Implementing an annual physical therapy examination in both traditional and nontraditional physical therapy practice settings offers "tremendous opportunities" for physical therapists, according to Jennifer Gamboa, PT, DPT, OCS. "
Gamboa was 1 of 2 speakers at the June 12 session "Implementing the Annual Physical Therapy Examination Into Your Practice" at NEXT 2014.
The first speaker, David Taylor, PT, DPT, OCS, provided an introduction to and history of the annual physical therapy examination. He noted that the concept is not new. As early as 1993, APTA's House of Delegates adopted a position on the role of health promotion and wellness by physical therapists (PTs) and physical therapist assistants (PTAs). Subsequent APTA policies, House of Delegate motions, and positions have affirmed the role of PTs in providing annual examinations. The association's recently adopted vision—"transform society by optimizing movement to improve the human experience"—further supports the implementation of an annual physical therapy examination.
Gamboa explained that the economic burden of chronic disease in 2007 was estimated to be $80 billion annually. Of that, $20 billion was classified as avoidable. "That's where the annual physical therapy examination comes in," she said.
She advised PTs to look for opportunities beyond the traditional impairment and payment model. She described her own practice as offering a continuum of services, and explained that consumers may enter either through the rehabilitation "door" or through the health promotion and fitness "door." The goal, in any case, is to develop a base of long-term clients who ultimately will use both health and wellness and rehabilitation services.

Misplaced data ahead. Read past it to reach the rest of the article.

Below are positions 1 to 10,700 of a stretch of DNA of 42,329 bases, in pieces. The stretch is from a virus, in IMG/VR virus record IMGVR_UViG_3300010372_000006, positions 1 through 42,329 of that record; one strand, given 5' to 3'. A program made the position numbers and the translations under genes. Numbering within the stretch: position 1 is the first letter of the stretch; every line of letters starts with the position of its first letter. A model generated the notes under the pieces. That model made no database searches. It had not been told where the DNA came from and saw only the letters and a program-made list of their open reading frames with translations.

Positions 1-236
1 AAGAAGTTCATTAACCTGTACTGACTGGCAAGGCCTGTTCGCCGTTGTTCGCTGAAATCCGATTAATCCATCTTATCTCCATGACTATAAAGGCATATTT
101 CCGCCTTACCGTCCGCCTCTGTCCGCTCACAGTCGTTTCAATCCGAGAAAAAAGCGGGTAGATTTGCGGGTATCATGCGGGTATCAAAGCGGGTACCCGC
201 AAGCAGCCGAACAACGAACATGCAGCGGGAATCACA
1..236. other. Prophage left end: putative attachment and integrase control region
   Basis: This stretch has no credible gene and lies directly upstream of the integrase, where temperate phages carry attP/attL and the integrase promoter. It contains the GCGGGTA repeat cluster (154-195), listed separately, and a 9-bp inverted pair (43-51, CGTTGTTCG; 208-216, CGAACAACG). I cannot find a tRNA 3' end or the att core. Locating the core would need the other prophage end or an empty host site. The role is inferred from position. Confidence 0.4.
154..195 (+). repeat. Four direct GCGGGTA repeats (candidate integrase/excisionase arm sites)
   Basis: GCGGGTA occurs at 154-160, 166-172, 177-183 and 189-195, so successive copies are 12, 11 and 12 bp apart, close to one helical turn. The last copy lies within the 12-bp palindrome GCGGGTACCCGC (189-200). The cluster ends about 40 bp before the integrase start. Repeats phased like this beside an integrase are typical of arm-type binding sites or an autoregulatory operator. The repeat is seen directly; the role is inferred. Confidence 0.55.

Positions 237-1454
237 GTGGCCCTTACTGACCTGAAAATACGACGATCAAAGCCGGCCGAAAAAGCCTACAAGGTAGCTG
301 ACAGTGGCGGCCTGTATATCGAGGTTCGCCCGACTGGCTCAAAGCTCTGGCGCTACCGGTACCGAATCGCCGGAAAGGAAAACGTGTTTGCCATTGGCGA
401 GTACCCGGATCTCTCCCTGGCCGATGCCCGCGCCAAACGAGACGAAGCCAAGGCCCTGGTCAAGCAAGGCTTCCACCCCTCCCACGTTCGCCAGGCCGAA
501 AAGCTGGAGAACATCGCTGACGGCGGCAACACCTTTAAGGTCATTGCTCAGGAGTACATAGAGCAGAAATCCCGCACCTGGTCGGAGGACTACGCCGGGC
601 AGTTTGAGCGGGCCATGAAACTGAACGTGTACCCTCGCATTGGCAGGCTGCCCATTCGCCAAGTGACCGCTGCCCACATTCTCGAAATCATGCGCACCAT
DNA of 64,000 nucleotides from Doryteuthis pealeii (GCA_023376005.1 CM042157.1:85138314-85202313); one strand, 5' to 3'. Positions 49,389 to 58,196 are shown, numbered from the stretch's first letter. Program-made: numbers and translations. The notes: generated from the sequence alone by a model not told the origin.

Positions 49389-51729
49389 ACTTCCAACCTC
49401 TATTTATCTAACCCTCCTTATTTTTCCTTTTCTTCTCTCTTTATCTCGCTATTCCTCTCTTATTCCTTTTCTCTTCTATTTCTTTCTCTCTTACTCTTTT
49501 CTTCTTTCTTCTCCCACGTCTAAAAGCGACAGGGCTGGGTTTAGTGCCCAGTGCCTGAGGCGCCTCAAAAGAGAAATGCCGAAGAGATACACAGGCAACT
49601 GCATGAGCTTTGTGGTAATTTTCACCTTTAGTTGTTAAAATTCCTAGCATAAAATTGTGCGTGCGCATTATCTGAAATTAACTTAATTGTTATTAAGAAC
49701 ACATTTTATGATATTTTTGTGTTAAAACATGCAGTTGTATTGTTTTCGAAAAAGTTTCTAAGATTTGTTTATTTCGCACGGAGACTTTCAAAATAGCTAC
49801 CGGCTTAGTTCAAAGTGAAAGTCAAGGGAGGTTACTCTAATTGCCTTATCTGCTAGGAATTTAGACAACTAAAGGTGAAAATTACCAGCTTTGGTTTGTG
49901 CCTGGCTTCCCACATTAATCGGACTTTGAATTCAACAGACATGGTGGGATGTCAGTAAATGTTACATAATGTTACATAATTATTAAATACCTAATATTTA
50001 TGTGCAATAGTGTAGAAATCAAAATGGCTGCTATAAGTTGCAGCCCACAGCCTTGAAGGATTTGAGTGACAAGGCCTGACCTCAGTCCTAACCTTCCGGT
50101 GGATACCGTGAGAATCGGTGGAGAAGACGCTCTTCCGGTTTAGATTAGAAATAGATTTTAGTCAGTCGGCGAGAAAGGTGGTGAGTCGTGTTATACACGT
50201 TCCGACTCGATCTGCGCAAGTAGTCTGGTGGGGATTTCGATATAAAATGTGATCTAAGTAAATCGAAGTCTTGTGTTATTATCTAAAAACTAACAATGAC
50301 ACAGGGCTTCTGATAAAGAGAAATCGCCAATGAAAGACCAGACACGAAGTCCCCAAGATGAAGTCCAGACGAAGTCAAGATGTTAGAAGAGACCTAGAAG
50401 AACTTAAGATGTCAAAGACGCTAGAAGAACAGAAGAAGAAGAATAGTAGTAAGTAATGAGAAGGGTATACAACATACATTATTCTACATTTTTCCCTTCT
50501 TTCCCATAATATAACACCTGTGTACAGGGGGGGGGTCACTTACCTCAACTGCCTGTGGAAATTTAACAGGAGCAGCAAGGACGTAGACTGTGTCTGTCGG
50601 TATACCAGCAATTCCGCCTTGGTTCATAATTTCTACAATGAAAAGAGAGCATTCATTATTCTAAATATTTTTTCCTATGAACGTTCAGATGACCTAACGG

In her practice, the rehabilitation "door" in 2009 accounted for 37% of her clients and 31% of her practice's revenues. The health promotion and fitness programs accounted for 41% of her clients and 21% of the revenues. The intersection—long-term clients—accounted for 22% of clients and 48% of revenues. Her goal is to raise the figure for long-term clients to 50%.
She advised those attending the session: "What you have to 'sell' must fill a genuine human need. And you will earn the loyalty of clients only if you sincerely care about satisfying their needs." Addressing the techniques to identify those genuine needs, she suggested answering the questions: "What are your patients asking you for? And what do your referral sources need?"
Gamboa also described activities to encourage employers to send their employees to practices for annual examinations and wellness programs. Those included both onsite employer-based programs and in-clinic programs. The benefits to the employers include cost-savings in terms of fewer time-loss hours due to injury, lower health insurance premiums, and a lower worker compensation case rate. She also offers a discounted rate on services offered by her practice.
Even in the traditional health care system, Gamboa said, plenty of opportunities exist for physical therapists. She provided 2 lists of ICD-9 codes, 1 of which she characterized as "tried and true" and the other consisting of codes—involving patients with high body mass indices or who are overweight or obese—that she said were "not well tested in physical therapy but very applicable." She also described opportunities to collaborate with physicians, accountable care organizations, and medical homes."